• I like your points, Sarah. I grew up a feminist during times when gender equity and pay equity in the workplace were still a big deal. It is disquieting for me to think that Link wants to “join the other side,” as it were. On the other hand, I often equate girlishness with being gossipy or helpless, and who would want to aspire to that? So definitely a lot of mixed messages there! It amazes me that women are still a minority in science, math and engineering, despite being now the majority in medicine and law.

      • I agree, and I often wonder why Law and Medicine have equalised the genders, but engineering, science and maths to a lesser degree? In some ways I like it though, there isn’t the gossipy nature (well there is, but it’s not as malicious I find, it’s hard to explain). There’s definitely mixed messages about gender, which can make things that much more confusing.

      • Yes, especially the idea that male brains are better wired for mathematical and spatial tasks.

  11. Gemma Ptolemy

    I see myself as a girl and not a woman although I am now 31 yrs old. I thought it would be great to be a boy instead of a girl but every gender has it’s pros and cons. Women seem to be too into children and shopping to me. I hate both of those things. Males are too into screwing and cars. I don’t think about either of those really.

    As far as the STEM degrees, I think women are told they need to start families while they are young and still attractive so long term education plans seem to interfere with that. When I was in grad school, most of the females were Chinese or Indian. Those cultures put a lot more stock in having educated women than we do in the US. My first year there were 2 American girls in the PhD Chemistry program. The other girl ended up getting a masters instead. It seemed like all of the American guys in my department had a wife or long term girlfriend that was working to support them both. Some times the guys seemed to have no motivation to finish quickly because they were having such a good time in school. I always felt bad for the wives/girlfriends. The guys would complain that their partners wanted to get married and/or have a kid soon and all they had to say is we should wait till I’m finished school. It seemed to me the women’s whole life was on hold and dependent on the man’s schedule. I always wanted to get an education so I knew I could take care of myself and make my own life plans without being tied to someone else. But, that’s just me. And I think this comment was too long. lol

    • Thank you for that. Despite whatever equality has been achieved, there is still such a thing as male privilege, as you’ve described! I am so, so grateful that I got my education despite being mired in all kinds of relationship issues all the way through. Some part of my brain won out!

  12. Thanks for making a place for this discussion and to everyone who has contributed so far. My own story goes off at yet another angle–more proof that there is no universal once we get down to details! My childhood household had two in it: my single, professional career mother, and me, whom she called “your father’s daughter.” Needing both all day childcare and a situation that would allow me to engage my evident intellectual curiosity and address my equally evident lack of social/familial connections, she enrolled me in a day nursery eight months earlier than the state law permitted–and then gave me a variety of pointers for acting older (ie, three, instead of less than 2 1/2). Here’s the odder part, for that time period (or maybe any, in terms of a “solution” to a “problem”): to make me “look” older, she allowed me to dress only as a boy on schooldays. This was the mid-1950’s so I spent my preschool years duded out in grey or brown corduroys and plaid flannel shirts in the winter and plain boxers and white t-shirts in the summer. And that was absolutely fine with me. I feel fairly certain (actually completely certain) that my gender identity has been generated as much from within as the influences from without. In spite of lots of female surroundings during a boarding school phase and then during another all girls school circuit, makeup, fashion, boys and the other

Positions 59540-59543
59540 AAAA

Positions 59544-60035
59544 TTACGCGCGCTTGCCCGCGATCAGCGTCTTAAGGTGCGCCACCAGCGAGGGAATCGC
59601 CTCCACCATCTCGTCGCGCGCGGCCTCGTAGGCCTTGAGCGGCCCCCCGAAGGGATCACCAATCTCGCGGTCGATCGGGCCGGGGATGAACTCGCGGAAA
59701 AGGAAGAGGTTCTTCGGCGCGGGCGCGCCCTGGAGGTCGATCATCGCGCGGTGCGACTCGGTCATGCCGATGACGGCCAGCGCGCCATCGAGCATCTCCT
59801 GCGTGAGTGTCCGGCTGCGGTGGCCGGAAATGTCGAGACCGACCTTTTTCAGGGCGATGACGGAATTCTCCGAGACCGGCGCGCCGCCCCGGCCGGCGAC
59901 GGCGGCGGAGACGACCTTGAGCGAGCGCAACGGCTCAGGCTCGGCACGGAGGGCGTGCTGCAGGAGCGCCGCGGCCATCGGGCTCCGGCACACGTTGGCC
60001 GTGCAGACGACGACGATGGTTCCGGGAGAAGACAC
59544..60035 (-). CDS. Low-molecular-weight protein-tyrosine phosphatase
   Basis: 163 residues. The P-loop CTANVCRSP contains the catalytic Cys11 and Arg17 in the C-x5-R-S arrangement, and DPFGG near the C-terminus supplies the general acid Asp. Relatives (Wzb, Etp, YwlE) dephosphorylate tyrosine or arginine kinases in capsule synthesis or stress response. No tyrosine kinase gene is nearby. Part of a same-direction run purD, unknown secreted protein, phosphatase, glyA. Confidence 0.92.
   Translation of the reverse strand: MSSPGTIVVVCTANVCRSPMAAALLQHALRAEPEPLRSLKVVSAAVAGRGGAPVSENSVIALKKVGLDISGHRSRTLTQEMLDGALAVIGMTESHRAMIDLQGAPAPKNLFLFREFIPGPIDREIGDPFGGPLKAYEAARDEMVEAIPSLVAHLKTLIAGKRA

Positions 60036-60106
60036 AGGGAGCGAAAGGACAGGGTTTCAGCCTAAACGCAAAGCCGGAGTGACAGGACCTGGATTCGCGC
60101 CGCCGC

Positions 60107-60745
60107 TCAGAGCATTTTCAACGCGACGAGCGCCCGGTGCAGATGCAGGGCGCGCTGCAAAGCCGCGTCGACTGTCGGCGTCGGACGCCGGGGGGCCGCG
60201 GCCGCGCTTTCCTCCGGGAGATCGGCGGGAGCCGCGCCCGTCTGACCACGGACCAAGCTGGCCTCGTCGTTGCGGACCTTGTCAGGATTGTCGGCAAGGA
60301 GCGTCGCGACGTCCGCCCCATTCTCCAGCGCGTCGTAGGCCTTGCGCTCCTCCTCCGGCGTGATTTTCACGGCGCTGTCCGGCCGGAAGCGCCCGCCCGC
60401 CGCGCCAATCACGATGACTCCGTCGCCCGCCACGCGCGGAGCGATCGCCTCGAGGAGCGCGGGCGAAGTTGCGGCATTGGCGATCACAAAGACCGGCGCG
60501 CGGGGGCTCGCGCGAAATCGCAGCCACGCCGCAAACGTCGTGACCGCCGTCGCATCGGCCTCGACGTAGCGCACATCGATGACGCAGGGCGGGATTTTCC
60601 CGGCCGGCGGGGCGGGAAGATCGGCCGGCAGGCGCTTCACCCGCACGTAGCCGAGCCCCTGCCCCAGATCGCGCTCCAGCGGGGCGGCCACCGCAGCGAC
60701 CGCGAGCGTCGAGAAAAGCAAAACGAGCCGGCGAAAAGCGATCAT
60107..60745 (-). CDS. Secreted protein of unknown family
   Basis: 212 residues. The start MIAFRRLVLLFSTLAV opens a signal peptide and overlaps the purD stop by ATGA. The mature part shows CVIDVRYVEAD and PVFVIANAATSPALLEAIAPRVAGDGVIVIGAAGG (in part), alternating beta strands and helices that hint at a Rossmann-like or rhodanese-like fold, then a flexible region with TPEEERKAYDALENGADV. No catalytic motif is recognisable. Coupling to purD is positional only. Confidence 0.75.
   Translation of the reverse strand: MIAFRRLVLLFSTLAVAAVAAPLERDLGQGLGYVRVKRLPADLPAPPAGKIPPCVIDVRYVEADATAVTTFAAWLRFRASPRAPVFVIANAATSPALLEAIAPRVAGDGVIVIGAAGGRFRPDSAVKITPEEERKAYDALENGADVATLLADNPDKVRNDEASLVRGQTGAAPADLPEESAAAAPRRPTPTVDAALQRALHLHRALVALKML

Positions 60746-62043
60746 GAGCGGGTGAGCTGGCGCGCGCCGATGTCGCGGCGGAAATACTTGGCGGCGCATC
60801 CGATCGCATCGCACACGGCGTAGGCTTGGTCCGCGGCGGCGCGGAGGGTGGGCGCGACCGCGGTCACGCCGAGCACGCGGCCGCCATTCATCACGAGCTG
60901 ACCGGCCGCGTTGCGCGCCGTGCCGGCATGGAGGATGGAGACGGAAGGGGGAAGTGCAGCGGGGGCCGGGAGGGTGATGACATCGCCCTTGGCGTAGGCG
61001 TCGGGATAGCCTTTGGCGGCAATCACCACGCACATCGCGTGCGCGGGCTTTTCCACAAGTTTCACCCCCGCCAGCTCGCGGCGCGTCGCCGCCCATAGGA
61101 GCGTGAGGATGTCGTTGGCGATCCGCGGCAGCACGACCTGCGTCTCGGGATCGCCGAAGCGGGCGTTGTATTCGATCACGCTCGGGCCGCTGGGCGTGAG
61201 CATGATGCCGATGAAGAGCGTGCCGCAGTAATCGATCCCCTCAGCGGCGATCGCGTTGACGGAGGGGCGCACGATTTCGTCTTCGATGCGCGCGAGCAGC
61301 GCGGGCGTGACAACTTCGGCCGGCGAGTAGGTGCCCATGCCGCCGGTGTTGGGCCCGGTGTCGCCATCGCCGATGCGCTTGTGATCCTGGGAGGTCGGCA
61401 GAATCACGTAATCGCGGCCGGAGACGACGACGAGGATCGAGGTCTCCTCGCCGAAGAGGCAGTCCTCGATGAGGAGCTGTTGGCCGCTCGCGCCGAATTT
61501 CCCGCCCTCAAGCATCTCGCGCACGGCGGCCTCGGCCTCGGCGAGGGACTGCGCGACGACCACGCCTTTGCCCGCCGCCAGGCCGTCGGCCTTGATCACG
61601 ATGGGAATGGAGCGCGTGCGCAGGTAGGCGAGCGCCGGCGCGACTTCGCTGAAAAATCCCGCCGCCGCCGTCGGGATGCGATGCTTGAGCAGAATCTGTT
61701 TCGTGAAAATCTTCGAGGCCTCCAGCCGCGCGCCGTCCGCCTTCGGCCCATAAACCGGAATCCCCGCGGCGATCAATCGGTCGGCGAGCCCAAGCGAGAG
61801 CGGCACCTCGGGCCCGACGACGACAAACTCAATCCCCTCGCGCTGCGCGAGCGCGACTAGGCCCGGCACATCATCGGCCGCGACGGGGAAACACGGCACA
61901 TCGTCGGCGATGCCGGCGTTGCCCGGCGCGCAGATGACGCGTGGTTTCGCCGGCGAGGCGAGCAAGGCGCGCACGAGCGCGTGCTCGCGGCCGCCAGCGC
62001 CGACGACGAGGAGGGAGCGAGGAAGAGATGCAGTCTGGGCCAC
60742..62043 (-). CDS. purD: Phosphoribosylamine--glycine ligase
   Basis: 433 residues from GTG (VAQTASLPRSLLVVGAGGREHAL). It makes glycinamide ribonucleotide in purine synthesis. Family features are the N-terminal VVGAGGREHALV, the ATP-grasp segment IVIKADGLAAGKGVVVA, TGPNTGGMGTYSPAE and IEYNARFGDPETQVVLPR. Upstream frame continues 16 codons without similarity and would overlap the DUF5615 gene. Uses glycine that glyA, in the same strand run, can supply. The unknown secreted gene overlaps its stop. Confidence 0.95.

then-tropes of female adolescence were off my radar. Although I am a feminist, even that was arrived at by me via a path that was more about intellectual reasoning and observation than responsive activism growing from personal experience. And yet, I have managed to be a parent (probably more than a mother) and have a ballet dancer 22-year-old son who “came out” as straight in a hilarious high school newspaper editorial (cuz American teens still assume boy dancers are gay, although gay is okay). And yes, he wore pink some days in his early childhood (all black on others). I know for a fact that doing so didn’t cause his dancing genes to emerge so fully any more than my childhood brown oxfords made me gay.

    • Thank you for telling me that! Although I was raised as a girl and always felt I was a girl, I feel that “personhood” has won out and I don’t think much about my gender any more, or especially identify with either women or men. But I am aware of my “cisgender privilege” because no one questions my gender or treats me as a nonconformist.